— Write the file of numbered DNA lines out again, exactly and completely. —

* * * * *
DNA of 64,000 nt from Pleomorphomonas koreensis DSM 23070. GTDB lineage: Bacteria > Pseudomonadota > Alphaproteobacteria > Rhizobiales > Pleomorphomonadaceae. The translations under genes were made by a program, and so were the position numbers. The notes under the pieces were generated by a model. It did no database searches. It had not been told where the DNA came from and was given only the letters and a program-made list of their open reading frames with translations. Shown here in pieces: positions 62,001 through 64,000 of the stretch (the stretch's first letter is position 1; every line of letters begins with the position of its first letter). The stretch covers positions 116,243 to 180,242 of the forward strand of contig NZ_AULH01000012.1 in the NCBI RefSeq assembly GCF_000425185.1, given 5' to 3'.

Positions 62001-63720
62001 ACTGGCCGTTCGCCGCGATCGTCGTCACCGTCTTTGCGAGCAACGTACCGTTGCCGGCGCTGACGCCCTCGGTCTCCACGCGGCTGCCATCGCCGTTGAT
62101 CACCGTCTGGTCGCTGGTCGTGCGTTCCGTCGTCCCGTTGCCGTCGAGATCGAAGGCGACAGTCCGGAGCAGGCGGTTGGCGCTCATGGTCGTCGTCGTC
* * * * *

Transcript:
DNA of 64,000 nt from Pleomorphomonas koreensis DSM 23070. GTDB lineage: Bacteria > Pseudomonadota > Alphaproteobacteria > Rhizobiales > Pleomorphomonadaceae. The translations under genes were made by a program, and so were the position numbers. The notes under the pieces were generated by a model. It did no database searches. It had not been told where the DNA came from and was given only the letters and a program-made list of their open reading frames with translations. Shown here in pieces: positions 62,001 through 64,000 of the stretch (the stretch's first letter is position 1; every line of letters begins with the position of its first letter). The stretch covers positions 116,243 to 180,242 of the forward strand of contig NZ_AULH01000012.1 in the NCBI RefSeq assembly GCF_000425185.1, given 5' to 3'.

Positions 62001-63720
62001 ACTGGCCGTTCGCCGCGATCGTCGTCACCGTCTTTGCGAGCAACGTACCGTTGCCGGCGCTGACGCCCTCGGTCTCCACGCGGCTGCCATCGCCGTTGAT
62101 CACCGTCTGGTCGCTGGTCGTGCGTTCCGTCGTCCCGTTGCCGTCGAGATCGAAGGCGACAGTCCGGAGCAGGCGGTTGGCGCTCATGGTCGTCGTCGTC